A guide to understanding photography briefs19th June 2018 // Bronya Bouchia
As a professional photographer, you’ll be working closely with your clients to make sure they achieve their creative goals. No matter whether you’re working on an editorial fashion shoot or carrying out medical photography, you’ll always have a photography brief to work to so that both you and your client are on the same page.
It’s important to fully understand your client’s brief so that the work you produce is in line with their requirements. However, if you’re new to the world of professional photography, this can be a difficult task to master.
That’s why we’ve put together this simple guide to photography briefs, how to interpret them and the top questions you should ask your photography clients so that you achieve the desired outcome.
What are the different types of brief?
There are a range of different types of brief that you could come across in your professional photography career, including:
- Formal briefs - A contract with all rules and regulations laid out clearly, where both parties must agree on the regulations.
- Informal briefs - Doesn’t include any contracts, however, must be created with the client.
- Co-operative briefs - Two or more companies are hired to work to a specified brief.
- Negotiated briefs - This is brought up if issues or queries arise from a co-operative brief. This means the initial brief can be changed to suit the needs of all parties.
- Commission briefs - When an external media company is hired to create a product.
- Tender briefs - When a client publishes a job advert detailing what needs to be produced, and professionals send proposals to ‘win’ the job.
- Competition briefs - Whereby a brief is left open for a range of professionals to complete. The chosen work is then published by the company.
The type of brief that you are given will depend on the amount of freedom you have with the project and who you will be working with.
What should be in your photography brief?
As a general rule of thumb, your brief should answer the 5 Ws - who, what, when, where and why. This can help to paint a picture of what the client wants to achieve, why they want to achieve it and when this should be completed.
Different types of brief can result in different outcomes, and will contain different elements. For example, a formal brief may come in the form of a formal contract with details outlined and signed by both parties. Alternatively, an informal brief can just consist of a discussion between you and the client, where you will need to make notes so that you achieve what the client wants.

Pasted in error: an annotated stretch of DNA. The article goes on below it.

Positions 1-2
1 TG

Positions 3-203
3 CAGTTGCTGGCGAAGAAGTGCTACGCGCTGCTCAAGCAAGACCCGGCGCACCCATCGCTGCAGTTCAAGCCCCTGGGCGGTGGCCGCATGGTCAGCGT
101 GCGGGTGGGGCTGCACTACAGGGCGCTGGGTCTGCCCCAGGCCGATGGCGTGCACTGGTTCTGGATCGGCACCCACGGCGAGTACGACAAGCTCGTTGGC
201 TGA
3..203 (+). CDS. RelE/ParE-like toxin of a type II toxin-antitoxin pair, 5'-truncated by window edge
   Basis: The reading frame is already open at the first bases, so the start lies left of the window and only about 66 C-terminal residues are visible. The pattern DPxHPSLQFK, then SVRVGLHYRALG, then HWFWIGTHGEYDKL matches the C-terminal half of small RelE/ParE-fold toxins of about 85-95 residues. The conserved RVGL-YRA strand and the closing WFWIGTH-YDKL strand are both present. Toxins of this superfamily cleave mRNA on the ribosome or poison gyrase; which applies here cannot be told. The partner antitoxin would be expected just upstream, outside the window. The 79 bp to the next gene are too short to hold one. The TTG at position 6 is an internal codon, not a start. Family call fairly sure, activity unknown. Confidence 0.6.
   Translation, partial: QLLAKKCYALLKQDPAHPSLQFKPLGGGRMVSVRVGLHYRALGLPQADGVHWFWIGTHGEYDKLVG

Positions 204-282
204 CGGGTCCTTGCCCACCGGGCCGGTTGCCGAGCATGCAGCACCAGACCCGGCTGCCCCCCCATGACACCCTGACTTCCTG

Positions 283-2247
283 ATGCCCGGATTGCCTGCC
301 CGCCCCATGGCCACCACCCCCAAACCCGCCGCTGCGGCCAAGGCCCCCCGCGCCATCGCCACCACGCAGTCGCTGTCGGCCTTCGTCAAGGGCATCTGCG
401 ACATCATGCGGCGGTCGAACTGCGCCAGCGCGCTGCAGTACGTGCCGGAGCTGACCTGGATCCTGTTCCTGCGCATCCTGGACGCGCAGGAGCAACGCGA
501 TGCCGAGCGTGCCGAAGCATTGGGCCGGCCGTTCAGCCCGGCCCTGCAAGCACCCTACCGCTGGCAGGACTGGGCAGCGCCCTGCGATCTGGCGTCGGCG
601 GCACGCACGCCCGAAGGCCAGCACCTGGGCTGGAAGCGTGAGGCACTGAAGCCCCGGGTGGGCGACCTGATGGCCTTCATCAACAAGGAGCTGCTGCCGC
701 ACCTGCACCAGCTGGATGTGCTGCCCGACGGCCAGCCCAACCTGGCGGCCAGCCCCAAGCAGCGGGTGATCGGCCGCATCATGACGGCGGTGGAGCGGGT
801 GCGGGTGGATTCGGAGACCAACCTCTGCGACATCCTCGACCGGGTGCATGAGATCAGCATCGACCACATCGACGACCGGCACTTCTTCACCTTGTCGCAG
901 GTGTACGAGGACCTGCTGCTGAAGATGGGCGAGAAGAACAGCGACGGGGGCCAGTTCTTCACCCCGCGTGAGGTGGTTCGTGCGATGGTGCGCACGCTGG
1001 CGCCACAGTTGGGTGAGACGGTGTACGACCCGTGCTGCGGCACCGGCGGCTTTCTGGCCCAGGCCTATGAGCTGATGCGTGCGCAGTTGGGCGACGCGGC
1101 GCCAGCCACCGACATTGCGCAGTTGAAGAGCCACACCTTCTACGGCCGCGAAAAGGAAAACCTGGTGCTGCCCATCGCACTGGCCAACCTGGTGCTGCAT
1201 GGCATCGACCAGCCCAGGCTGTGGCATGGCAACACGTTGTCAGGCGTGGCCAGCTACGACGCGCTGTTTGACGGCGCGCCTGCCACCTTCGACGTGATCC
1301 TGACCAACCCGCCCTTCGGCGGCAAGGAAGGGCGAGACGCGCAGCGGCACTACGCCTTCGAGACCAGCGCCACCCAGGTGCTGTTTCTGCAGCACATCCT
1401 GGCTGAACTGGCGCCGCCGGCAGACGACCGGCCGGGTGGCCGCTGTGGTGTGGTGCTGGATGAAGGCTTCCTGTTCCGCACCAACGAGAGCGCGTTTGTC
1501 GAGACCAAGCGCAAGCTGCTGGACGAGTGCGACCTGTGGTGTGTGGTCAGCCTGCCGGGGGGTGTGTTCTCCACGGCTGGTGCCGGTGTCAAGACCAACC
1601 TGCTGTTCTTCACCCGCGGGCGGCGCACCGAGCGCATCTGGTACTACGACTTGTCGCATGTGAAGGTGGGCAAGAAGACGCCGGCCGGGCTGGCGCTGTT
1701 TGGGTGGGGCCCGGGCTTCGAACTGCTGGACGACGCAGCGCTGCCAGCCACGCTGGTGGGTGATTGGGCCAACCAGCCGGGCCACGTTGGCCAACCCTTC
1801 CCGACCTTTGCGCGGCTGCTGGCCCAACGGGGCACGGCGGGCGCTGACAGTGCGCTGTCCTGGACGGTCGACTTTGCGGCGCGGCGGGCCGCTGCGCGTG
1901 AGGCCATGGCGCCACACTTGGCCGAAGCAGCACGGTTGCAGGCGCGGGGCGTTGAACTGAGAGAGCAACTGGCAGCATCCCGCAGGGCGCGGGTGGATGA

If in any part of this process you feel like you don’t have the information you need, you’ll need to ask your clients a few questions to make sure you’re on the same page. We discuss some of the questions you could ask in the next section.
Questions to ask photography clients
If you’re unsure about any part of the brief you’ve been given, it’s always best to resolve the issue with your client directly. We’ve put together a few questions to ask photography clients beforehand so that you can get more clarity on your project.
What types of photos do you want to avoid?
It’s highly likely that you will not always be familiar with the industry that you’re shooting for. Therefore, if you want to find out any clichés or stereotypes that you should avoid it’s always best to ask upfront.
How much (total) time will there be for makeup, hair and the photoshoot?
In some cases timing is out of your control, therefore, it’s always best to ask how much time you will have in total so that you can plan your photography in advance. If you find that hair and makeup has taken longer than anticipated, then you’ll have time to think about how you’ll use those remaining valuable minutes.
How many people will be on set?
If you’re shooting a big campaign, it’s likely that there will be more people on your photography set than anticipated. Therefore, asking this question will help you to prepare for any potential distractions and interruptions.
Of course, don’t forget to keep your kit safely stowed away in a protective camera case to avoid any serious accidents when people are rushing around you on set.
How to get photography work
Now that you’re ready to receive your first photography brief, it’s time to look for the right role. Getting photography work may seem challenging at first, however, it’s all about knowing where to look. Read on to discover how to secure a professional photography job.
Enter a competition
Entering a photography competition is a great way to get your name out there and show off your best work. Not only this, but you can also win cash prizes and photography gear that can help you in your career.
Create a portfolio
In order to secure jobs, you’ll need to start collating your work so that you have something to show your prospective clients. However, it’s important to remember that you will need to tailor your portfolio to suit the jobs you want to get.
Show your enthusiasm
One of the most attractive traits to any employer is enthusiasm, therefore, make sure you show this off when you apply for jobs. Put in your maximum effort, be punctual and work to your client’s brief to show that you’re the right person for the job, and the work will come flowing in.
Becoming a professional photographer is extremely rewarding, all it takes a bit of perseverance and confidence and you’ll build up a list of clients in no time. If you’re looking for the best hard case for camera equipment and accessories, browse our shop to find a selection of rugged cases to suit every want and need.